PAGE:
By David Anderson
For children we sometimes post a question down here at the boathouse outside where announcements can be read by arriving fishermen – news of the latest biggest catch; the bait used to catch it; maybe a photo of it; the weather report, and a notice to please pay inside before proceeding further. If answered correctly, and their parents approve, the youngster is rewarded with their choice of a small candy.
How would you answer this true-life scenario that follows, admittedly an elongated account of the Reader’s Digest version that appeared on our rather smallish dry erase board?
A father and his son were fishing for bass from their boat along the weedy far shoreline of American Lake. Suddenly, the boy’s pole bent double as something big down in the murky blackness gave a huge tug on his line whereupon the young fellow (1) yelled “Dad!” and (2) instinctively tugged back which succeeded in setting the hook.
Then began the tug-of-war between overmatched youngster and mighty bass monster.
Seconds later dad had a strike, shouted “Me too!” set the hook and now both father and son at the very same time were engaged in a battle, a battle – to be first to bring their prize into the boat partly for fear of losing it and – to own bragging rights for whose fish was bigger, the boy’s, or his dad’s.
Neither of the quite evidently big bass in the dark depths below was inclined however to accommodate either of the father-son duo above and, to make matters worse – much worse – in less time than you can shout “Dad!” or “Me too!” the lines of the boy and his dad became tangled.
Hopelessly entangled. Snarled even. Twisted, and inseparably so.
Disappointed, the hope that he’d have been able to proudly show mom and his sisters that he’d triumphed over dad now dashed, the boy could already tell the outcome. From the lines slicing frantically about on the surface, his father’s fish was clearly bigger since everywhere his dad’s line went there the young fellow’s ensnarled line followed, indisputable and undeniable evidence that somewhere down there the boy’s once-prized possession was being drug about by a bass bigger still.
What happened next was to become a memory not forgotten and an illustration of a truth about which lately I’m often reminded.
Far, far from being in the same boat like this father and son, children far and away in America today are growing up not even in the same home as fathers have abandoned ship becoming unconnected, uninvolved, and in fact in far too many instances: unknown.
There are consequences.
This is not a story of the one that got away. This is about one out of every three children whose father got away. Fifteen million children in the U.S. are without a dad, contrasted with nearly five million without a mom. Absenteeism among dadstranslates into children “at dramatically greater risk of drug and alcohol abuse, mental illness, suicide, poor educational performance, teen pregnancy, and criminality.”
Nearly two decades ago David Blankenhorn called “Fatherless America” – his book is so titled – “the most urgent domestic challenge facing the United States.”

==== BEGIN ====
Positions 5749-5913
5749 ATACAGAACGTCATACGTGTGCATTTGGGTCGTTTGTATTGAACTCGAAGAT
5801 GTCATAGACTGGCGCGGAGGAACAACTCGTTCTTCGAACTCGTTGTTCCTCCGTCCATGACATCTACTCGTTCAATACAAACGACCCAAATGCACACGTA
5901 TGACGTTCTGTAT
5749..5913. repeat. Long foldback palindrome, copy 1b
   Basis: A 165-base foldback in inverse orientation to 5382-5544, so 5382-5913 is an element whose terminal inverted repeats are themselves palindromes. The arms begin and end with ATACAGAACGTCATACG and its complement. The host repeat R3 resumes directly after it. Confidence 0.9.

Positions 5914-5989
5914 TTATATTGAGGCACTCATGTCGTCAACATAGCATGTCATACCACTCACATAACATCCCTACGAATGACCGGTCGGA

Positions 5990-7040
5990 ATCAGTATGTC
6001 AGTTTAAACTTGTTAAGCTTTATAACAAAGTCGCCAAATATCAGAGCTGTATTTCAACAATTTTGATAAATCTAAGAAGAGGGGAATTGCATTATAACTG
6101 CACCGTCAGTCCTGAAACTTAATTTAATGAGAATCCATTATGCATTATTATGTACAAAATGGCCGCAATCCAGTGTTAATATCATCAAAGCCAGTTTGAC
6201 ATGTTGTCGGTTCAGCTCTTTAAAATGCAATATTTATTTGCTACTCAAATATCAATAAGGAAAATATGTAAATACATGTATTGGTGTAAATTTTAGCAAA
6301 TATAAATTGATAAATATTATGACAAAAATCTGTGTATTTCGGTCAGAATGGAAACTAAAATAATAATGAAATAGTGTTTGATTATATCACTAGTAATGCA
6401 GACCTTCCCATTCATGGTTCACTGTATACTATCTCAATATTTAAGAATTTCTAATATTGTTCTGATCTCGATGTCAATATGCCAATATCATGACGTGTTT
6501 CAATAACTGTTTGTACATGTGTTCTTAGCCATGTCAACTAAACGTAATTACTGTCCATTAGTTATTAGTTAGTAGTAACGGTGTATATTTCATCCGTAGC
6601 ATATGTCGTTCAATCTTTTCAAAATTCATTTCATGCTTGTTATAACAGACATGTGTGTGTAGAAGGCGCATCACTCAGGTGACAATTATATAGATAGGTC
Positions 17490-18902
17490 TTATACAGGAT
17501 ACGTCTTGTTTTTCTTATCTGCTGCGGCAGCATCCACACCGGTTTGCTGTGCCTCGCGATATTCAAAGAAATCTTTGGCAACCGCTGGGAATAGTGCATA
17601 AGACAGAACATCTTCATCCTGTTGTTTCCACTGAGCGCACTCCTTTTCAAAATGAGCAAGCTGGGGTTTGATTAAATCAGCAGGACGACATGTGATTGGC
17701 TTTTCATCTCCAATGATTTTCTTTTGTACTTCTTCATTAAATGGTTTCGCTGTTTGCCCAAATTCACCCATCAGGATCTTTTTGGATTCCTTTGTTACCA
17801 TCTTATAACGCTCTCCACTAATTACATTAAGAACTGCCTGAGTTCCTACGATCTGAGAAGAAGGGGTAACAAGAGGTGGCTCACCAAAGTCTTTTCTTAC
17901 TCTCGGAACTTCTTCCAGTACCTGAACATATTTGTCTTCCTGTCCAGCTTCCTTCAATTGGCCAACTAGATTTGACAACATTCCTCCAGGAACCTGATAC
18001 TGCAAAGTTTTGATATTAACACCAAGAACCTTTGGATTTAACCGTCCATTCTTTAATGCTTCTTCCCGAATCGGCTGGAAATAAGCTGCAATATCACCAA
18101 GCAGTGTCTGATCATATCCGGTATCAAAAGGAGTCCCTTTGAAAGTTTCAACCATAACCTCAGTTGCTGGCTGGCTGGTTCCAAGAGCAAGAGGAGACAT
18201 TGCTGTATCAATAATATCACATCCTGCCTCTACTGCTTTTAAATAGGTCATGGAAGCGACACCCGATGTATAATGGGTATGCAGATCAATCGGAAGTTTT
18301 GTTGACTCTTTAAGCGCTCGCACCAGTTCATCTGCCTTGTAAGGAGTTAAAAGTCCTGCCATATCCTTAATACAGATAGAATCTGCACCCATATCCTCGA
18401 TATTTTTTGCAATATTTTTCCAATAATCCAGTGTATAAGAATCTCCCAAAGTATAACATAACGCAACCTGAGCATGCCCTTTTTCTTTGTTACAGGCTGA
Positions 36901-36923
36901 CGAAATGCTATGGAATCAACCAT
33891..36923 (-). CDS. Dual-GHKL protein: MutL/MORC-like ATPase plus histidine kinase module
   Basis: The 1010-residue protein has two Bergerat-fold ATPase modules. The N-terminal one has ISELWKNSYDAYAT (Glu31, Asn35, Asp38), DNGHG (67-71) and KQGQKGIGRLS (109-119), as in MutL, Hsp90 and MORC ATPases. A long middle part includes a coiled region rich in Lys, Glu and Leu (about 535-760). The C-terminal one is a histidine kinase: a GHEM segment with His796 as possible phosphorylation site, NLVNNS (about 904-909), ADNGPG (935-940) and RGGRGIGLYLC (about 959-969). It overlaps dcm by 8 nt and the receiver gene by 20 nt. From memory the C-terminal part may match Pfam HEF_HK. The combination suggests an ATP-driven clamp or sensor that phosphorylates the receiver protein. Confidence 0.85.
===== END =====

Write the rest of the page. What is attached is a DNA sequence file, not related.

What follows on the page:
Just this past Christmas Day, Vincent DiCaro, vice president of the National Fatherhood Initiative was quoted in the Washington Times with this assessment: “America is awash in poverty, crime, drugs and other problems, but more than perhaps anything else, it all comes down to this. Deal with absent fathers and the rest follows.”
If DiCaro and Blankenhorn are right, then the emphasis upon gun control for example, and armed guards at schools, and even restoring to police officers located at those schools the right to search suspicious students – are wrong, or are at best an inadequate response to the massacre in Sandy Hook’s Elementary School; and in a theater in Aurora, Colorado; and outside a supermarket in Tucson, Arizona to name a few.
Boys need guides – fishing guides, guides to answer their questions about sex and dating, life-guides: mentors who provide a map for the masculine journey.
In his book “The Way of the Wild Heart,” John Eldredge writes “A boy has a lot to learn in his journey to become a man, and he becomes a man only through the active intervention of his father and the fellowship of men. It cannot happen any other way.”
Eldredge illustrates from his own childhood when his father would take him fishing. They’d spend hours together on a lake or river, trying to catch fish. “But the fish were never really the issue. What I longed for,” Eldredge writes of his father, “was his presence, his attention, and his delight in me.”
Dads, pay attention. Pay attention to your children. Be present. If you don’t plan on returning home, as currently one-third of children await you to do, then surrogate dads, mentors must be found.
Because, like the father and son fishing for bass that day; whose lines got tangled; who competed for first and biggest, turns out the question of who won was not to matter. For when they finally got their respective fish to the surface, there was only one. The single large bass had taken both their baits, swallowed both their hooks, and so both could claim the prize; and their lives, like their lines, were hopelessly intertwined.
Like hope is supposed to be.